In the present commentary, we discuss new observations stating that angiopoietin-like protein 1 (ANGPTL1) attenuates cancer metastasis and stemness through Forkhead box O-3a (Foxo3a)–SRY-related HMG-box-2 (Sox2) axis in colorectal cancer (Clin. Sci. (2022) 136, 657–673, https://doi.org/10.1042/CS20220043). ANGPTL1 has been reported to play a critical role in cancer progression and metastasis. However, the underlying mechanisms remain controversial. Here, we integrate the possible mechanisms for ANGPTL1 inhibiting colorectal cancer liver metastasis and discuss the regulation of ANGPTL1 on the Foxo3a–Sox2 pathway. Although ANGPTL1 showed multifunctional potential, there is still a long way to go for ANGPTL1 to be an effective treatment strategy in the clinic.

Colorectal cancer (CRC) is one of the most prevalent and lethal digestive tract cancer globally [1]. Attributed to the advances in surgical technique and medical therapy, the patients diagnosed with localized disease have an optimistic prognosis that the 5-year relative survival is 90%. However, it sharply declines to 14% if the patients suffer from distant metastasis [2]. Especially, liver metastasis composed the most cancer-associated death in CRC patients. Nowadays, several target genes and signaling pathways involved in CRC metastasis have been elucidated, but none was selected as an effective treatment target [3]. In this issue of Clinical Science [4], Chang et al. demonstrated the effects of angiopoietin-like protein 1 (ANGPTL1) on CRC, as they found that increased ANGPTL1 expression was associated with less metastasis and better clinical outcomes. What is more, Forkhead box O-3a (Foxo3a)–SRY-related HMG-box-2 (Sox2) axis was first explored as the mechanism of ANGPTL1 regulated cancer migration, invasion, and stemness. Finally, the authors proposed ANGPTL1 as a potential therapeutic target and a prognosis marker for CRC patients. Although attractive, the present study raises several questions. This work demonstrated that the CRC liver metastasis and cancer stemness regulated by ANGPTL1 shared the same pathway—ANGPTL1/Foxo3a/Sox2, but if there was an association between the two phenotypes is unknown. Besides, a detailed mechanism for ANGPTL1-regulated Foxo3a expression also remains to be determined.

Based on the ‘seed and soil’ theory, cancer metastasis relies on two conditions: aggressive seeds and suitable soil. The former indicates the potential of tumor cells to metastasize, including the ability of migration and invasion, which enables successful intravasation and extravasation [5]. The latter infers the prometastatic tumor microenvironments (TME), including the primary TME and the metastatic TME. What is more, the cross-talk between the ‘seed’ and the ‘soil’ also plays an important role during the process of metastasis. For example, the primary TME can promote cancer cell invasion [6]. On the other hand, the primary tumor cells can regulate the metastatic organ to shape premetastatic niches (PMNs) through the secretion of cell factors and exosomes [7]. A lot of genes had been uncovered to contribute to the regulation of the above biological process. Among them, a family of secreted proteins attracted the attention of scientists that is angiopoietin-like proteins (ANGPTLs). In the last decade, emerging evidence supported the role of ANGPTLs in angiogenesis, inflammation, metabolism disorders, and cancer development [8]. ANGPTL1, also known as ANG3, ARP1, angioarrestin, was first reported by Kim et al. in 1999 [9]. ANGPTL1 was first depicted as an antiangiogenic factor. Later, the expression of ANGPTL1 in cancer tissues was explored and its association with the prognosis of patients make ANGPTL1 an attractive tumor suppressor.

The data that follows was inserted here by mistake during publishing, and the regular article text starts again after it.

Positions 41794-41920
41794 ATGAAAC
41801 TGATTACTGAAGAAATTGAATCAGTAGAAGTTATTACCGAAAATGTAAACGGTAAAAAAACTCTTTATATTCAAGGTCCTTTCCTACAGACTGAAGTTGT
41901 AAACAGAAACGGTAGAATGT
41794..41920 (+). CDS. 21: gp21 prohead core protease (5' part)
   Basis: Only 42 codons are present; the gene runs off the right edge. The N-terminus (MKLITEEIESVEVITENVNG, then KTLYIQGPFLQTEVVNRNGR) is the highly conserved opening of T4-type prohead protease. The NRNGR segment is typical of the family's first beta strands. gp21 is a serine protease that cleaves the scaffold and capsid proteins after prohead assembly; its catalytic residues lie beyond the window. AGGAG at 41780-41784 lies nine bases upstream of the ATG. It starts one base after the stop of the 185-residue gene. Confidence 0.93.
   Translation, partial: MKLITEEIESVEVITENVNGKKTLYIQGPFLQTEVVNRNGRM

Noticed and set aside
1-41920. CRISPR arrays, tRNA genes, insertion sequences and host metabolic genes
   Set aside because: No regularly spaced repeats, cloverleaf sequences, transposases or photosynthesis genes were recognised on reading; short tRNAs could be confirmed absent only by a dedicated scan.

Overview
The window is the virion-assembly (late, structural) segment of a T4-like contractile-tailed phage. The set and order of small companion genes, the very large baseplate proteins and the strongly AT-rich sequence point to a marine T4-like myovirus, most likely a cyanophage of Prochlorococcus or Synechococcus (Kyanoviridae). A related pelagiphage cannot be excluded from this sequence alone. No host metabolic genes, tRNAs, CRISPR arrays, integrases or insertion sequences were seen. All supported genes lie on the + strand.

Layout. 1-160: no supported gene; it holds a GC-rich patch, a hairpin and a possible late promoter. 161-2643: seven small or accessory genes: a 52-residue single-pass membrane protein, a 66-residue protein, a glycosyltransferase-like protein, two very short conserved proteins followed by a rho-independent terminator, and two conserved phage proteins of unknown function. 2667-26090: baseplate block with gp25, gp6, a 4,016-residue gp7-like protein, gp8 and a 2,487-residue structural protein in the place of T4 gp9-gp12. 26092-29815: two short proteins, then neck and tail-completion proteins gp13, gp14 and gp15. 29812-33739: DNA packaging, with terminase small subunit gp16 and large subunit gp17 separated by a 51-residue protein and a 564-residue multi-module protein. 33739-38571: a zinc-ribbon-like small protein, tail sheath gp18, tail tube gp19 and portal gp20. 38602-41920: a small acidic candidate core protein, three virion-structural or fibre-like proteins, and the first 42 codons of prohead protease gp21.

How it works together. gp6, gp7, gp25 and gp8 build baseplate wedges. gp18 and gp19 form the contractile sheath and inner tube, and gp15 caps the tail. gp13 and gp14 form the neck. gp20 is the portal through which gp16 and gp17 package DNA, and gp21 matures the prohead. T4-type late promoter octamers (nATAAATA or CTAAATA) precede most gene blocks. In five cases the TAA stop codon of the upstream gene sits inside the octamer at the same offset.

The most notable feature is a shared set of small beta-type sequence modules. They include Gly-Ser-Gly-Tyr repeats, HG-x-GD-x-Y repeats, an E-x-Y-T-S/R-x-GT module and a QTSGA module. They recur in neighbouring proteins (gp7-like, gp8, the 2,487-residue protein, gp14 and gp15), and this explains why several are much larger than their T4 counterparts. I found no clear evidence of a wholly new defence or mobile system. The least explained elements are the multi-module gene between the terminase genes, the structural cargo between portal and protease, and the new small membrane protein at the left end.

ANGPTL1 expression was down-regulated in various tumors, while the lower expression always indicated a more aggressive biological behavior and a poorer prognosis [10–12]. Kuo et al. detected the expression level of ANGPTL1 protein in clinical samples from lung cancer (n=102) and breast cancer (n=52), and found that ANGPTL1 expression was inversely correlated with invasion, lymph node metastasis, and poor clinical outcomes [13]. In addition, a clinicopathological association study of 122 pairs of liver cancer samples was conducted and found that low expression of ANGPTL1 was significantly associated with serum AFP levels, vascular invasion, poor differentiation, metastasis, and tumor thrombus [14]. Our team previously demonstrated that a high level of ANGPTL1 expression was associated with longer disease-free survival and overall survival in advanced CRC patients [12]. Fan et al. reported that ANGPTL1-positive expression was negatively associated with tumor size, lymph node metastasis, and TNM stage, and poor prognosis of CRC patients [15]. In the present article, the author supported the above findings through the ONCOMINE database analysis and Human Tissue Microarray staining [4]. Above findings made ANGPTL1 more attractive either as cancer prognostic or predictive biomarkers. And a further exploration of ANGPTL1’s effect on cancer cells’ behavior and the TME uncovers a multifunctional tumor suppressor.

Epithelial–mesenchymal transition (EMT) is the process whereby transformed epithelial cells can acquire the abilities to invade, to resist apoptosis, and to disseminate, which are the mesenchymal properties. In CRC, EMT is associated with an invasive or metastatic phenotype [16]. A set of transcriptional factors, including Snail, Slug, Twist, and Zeb1/2, were involved in the regulation mechanisms of EMT. Besides, several microRNAs (miRNAs), including members of the miR-34 and miR-200 families, are found to target mRNAs of the above EMT-transcription factors. Down-regulation of these miRNAs is associated with distant metastasis and advanced tumors [17]. Previous research has shown that ANGPTL1 could inhibit EMT in CRC cells. Chen et al. found that ANGPTL1 attenuated liver metastasis of CRC by up-regulating miR-138 [12]. It is reported that in CRC patients, miR-138 attenuated metastasis by targeting Twist2 [18]. Thus, the ANGPTL1/miR-138/Twist2 may be a responsible pathway that regulates the CRC EMT program. On the other hand, Fan et al. proved that ANGPTL1 inhibited EMT via suppressing Slug expression in CRC cells [15]. What is more, a study on lung cancer indicated that ANGPTL1 inhibited the Slug via inducing the miR-630 expression [13]. In summary, ANGPTL1 suppresses the CRC cells’ capability of migration and invasion by blocking the EMT pathway. It may be conducted through the regulation of Twist or Slug. However, whether ANGPTL1 directly interacts with these EMT-transcription factors or indirectly regulates them through other molecules are unknown.